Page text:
posted on Jul, 8 2012 @ 06:08 PM
I’m blessed to have a wonderful father who just happens to be a natural story-teller. I grew up listening to him spin tall tales about mountain
men, spectral lights, strange creatures, and even Ole Scratch himself. So it was only natural that I’d request another ghost story as we drove down
the dark, wooded road.
Let me back up a bit. It was high summer, and my father had just driven my five year old brother and myself (I was seven) up the mountain to go
fishing in a small lake. We caught nothing but tree branches and had a wonderful time. At last, with the summer sun dipping towards the horizon, my
father called an end to our fishing and loaded us into the pickup truck.
He hadn’t driven far before I began to beg for a ghost story. I just couldn’t help myself. The surroundings were perfect; a gravel road,
bordered on both sides with thick trees and deepening pockets of darkness. At last my Dad acquiesced to my please and began his tail of the
To get the full effect, you have to visualize the scene in your head. We’re driving slowly down the dark road while my dad uses his creepiest
storytelling charm to terrify us. It worked, too. Hoo-boy, did it work.
The Cattywampus lived deep underground, away from sunlight. It was an amazingly huge creature that closely resembled an octopus; it’s favorite
method of hunting involved ambushing cars driving down secluded roads and picking the bodies from the wreckage with its long tentacles.
“In fact,” my dad breathed heavily, glancing nervously at the surrounding woods, “It loves to hunt about this time of night, and this would be a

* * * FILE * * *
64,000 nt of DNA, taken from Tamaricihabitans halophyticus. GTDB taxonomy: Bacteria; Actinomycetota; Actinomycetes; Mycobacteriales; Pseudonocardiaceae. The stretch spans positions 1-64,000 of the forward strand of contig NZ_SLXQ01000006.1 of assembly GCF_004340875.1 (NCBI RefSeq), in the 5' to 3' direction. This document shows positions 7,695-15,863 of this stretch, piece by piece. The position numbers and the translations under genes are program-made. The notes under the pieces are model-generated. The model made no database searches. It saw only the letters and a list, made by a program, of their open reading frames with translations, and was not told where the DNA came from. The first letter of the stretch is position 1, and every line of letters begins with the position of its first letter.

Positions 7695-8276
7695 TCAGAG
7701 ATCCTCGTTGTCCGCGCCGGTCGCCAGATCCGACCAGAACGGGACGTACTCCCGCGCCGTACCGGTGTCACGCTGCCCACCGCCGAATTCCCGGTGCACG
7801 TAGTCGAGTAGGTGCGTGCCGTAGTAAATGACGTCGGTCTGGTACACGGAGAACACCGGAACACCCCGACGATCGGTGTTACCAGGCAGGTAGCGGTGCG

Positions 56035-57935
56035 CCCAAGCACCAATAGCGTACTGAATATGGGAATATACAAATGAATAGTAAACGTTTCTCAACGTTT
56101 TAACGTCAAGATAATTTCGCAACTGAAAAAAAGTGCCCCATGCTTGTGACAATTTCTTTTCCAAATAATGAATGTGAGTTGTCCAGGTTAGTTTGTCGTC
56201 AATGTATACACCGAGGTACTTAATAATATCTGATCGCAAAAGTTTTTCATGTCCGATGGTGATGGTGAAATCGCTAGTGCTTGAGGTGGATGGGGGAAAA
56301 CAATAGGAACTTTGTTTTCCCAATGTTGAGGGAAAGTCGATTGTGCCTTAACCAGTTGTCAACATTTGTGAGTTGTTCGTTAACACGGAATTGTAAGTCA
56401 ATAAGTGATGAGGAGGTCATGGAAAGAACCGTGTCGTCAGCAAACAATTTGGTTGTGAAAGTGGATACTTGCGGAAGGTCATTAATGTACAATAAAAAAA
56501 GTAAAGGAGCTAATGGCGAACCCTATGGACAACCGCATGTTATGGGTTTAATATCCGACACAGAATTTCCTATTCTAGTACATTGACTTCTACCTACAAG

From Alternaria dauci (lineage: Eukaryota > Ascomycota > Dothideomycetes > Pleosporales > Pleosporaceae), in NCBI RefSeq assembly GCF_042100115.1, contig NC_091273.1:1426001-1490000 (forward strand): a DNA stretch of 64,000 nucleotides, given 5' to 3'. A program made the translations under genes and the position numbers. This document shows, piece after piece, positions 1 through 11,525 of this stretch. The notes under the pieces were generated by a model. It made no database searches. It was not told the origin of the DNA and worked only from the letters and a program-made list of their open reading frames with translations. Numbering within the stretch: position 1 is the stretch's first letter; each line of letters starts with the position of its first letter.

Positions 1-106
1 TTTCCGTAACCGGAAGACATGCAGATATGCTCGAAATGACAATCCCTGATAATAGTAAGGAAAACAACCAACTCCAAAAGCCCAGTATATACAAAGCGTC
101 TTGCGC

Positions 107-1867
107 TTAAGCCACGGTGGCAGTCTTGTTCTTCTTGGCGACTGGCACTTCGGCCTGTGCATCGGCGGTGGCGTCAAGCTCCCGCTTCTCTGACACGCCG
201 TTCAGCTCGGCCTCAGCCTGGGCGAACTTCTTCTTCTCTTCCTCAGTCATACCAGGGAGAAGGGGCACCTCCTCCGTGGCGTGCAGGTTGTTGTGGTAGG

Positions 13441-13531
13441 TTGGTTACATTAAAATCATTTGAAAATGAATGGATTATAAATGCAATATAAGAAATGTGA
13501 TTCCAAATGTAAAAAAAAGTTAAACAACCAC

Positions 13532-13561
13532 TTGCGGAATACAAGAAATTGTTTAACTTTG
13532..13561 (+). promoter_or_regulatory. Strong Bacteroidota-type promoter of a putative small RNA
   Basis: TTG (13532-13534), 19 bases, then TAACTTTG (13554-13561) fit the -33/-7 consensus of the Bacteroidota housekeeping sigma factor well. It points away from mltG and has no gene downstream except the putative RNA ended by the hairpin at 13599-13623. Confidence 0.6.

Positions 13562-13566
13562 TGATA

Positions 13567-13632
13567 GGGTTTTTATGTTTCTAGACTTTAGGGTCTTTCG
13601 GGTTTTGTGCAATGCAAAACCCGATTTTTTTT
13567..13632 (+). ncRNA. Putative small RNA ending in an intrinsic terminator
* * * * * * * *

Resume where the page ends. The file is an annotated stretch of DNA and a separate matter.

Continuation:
great place for a Cattywampus…”
His voice trailed off as he concentrated on the road. A large curve was just ahead, and he glanced at me and my brother. We were holding each other
tight, hanging on his every word.
My father rounded the curve in the road. “In fact, maybe we should keep a…
OH DEAR GOD THERE IT IS!” he screamed, twisting the steering wheel and fishtailing the truck across the road.
My brother and I did the only thing possible. We immediately became hysterical.
I figured it out pretty quickly, but my brother was inconsolable. My dad had to stop the truck to try and soothe him, but he just continued to scream
at the top of his lungs. He was so loud, in fact, that a house a couple hundred yards off the road turned on its lights and a man stepped out to see
if we needed assistance.
My father never meant to scare us so badly, of course. We have a laugh about it now, but at the time my Mom was furious with him. My brother
didn’t sleep alone in his bed for at least a week.
I’ll never forget the story of the Catywampus, although I’ll wait a few years to pass it on to my son…
….or maybe not.